LBI Aspect helps the world's largest university press to define success from its online publishing activities
Excellence, tradition and innovation…these are values that Oxford University Press (OUP) - which has its origins in the printing of the first book in Oxford in the late 15th century - adheres to. Today, OUP is one of the largest publishers in the UK, and the largest university press in the world, publishing more than 4,500 new books a year, from bibles to dictionaries.
In line with its innovative approach, OUP is a major provider of online information, through its web site www.oup.com. Here you can access everything from English Language Teaching (ELT) books, to information on the new 60-volume Oxford Dictionary of National Biography, due for release in September this year, which has already been described as ‘the publishing event of 2004’.
Millions of hits per month
The OUP web site is in fact a portal containing a number of different sites incorporating all the organisation’s publishing activities, from academic and professional books and journals, to teaching and learning resources, dictionaries and reference works and online products.
The web site attracts over one million hits each month from academics and consumers alike, and traffic has doubled annually in recent years, driven by new product launches and marketing activities. There has also been a huge increase in the amount of content on the main site and new sites, such as the US operation, have also been added.
OUP faced two key challenges: first, to ensure that its web site has the capacity to not only handle existing levels of visitor traffic, but also cope with projected growth; and second, to enable visitors to access information easily and quickly through a well-designed user interface.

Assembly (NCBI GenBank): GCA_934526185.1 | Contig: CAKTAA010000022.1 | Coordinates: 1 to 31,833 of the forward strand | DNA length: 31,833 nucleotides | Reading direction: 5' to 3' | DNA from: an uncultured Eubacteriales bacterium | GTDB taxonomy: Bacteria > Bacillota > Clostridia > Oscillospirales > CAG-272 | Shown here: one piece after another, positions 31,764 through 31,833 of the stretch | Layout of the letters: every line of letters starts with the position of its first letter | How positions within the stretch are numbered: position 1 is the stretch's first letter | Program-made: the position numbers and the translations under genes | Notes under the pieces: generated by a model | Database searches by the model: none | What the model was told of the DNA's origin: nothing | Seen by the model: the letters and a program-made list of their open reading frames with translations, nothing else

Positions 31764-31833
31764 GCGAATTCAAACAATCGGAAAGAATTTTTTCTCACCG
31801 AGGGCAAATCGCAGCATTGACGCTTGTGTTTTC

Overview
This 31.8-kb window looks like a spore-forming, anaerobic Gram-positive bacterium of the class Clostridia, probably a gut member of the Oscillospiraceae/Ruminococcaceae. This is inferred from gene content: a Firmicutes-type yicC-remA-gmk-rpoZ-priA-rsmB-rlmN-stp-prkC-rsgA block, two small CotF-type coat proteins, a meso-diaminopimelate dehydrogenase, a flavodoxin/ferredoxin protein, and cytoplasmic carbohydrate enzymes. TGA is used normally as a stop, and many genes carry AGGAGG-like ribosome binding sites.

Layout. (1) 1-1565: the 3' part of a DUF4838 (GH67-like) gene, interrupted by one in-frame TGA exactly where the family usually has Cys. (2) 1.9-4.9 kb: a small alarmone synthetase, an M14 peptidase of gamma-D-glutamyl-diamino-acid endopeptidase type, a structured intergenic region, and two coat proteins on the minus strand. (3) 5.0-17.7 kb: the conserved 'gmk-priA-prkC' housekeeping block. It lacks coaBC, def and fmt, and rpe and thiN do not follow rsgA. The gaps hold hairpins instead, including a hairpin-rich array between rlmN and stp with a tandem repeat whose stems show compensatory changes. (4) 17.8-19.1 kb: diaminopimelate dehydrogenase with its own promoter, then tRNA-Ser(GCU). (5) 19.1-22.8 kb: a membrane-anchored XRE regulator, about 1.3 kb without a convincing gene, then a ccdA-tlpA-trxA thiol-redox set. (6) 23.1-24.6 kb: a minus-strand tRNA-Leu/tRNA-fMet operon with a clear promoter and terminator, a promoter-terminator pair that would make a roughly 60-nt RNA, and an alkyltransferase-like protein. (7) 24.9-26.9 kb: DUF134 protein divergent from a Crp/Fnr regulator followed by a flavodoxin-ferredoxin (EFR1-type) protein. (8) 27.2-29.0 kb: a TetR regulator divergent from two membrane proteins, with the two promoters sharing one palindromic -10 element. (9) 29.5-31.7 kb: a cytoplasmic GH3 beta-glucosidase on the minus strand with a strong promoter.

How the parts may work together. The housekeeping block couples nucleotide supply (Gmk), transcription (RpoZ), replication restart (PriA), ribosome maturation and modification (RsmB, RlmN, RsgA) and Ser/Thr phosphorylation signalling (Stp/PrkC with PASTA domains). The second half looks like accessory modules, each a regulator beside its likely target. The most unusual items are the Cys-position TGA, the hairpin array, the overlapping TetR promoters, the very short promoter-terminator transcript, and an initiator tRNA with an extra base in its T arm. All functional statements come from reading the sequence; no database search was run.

To achieve these goals, OUP sought the help of LBI Aspect (new high level description here).
OUP had been working with LBI Aspect for around three years on web site design and development and called on the company’s technology skills for the capacity planning project. “We wanted to know where the potential bottlenecks were and what our capacity really is, given that our visitor traffic is increasing exponentially every year,” explained Mike Kavanagh of OUP’s Business Systems Development Group. “At the same time we wanted to look at ways of improving the performance of our site to make searching for information easier and faster. We called in LBI Aspect because it has experience of the site and the Mediasurface content management system (CMS) that we use.”
Capacity planning isn’t just about installing new hardware boxes to cope with demand - it’s also about being able to predict traffic flows based on typical user activities.
“LBI Aspect helped us by installing and configuring servers that can actually simulate ‘real-life’ visitor traffic according to given types of transactions on the site - and then ramp them up,” said Mike Kavanagh. “An example would be someone coming to our home page, typing a word into the search box, viewing the results and clicking through to a destination page. LBI Aspect was able to build up a transaction, called a user profile, and then use software to simulate 200 or more of those transactions per hour. Ramping up in this way means we can see how the site would perform in a ‘real-life’ scenario.”
He added: “LBI Aspect was selected do this work because they can configure the modelling software and have in-depth knowledge of our CMS, so they can make recommendations on how to avoid potential bottlenecks.”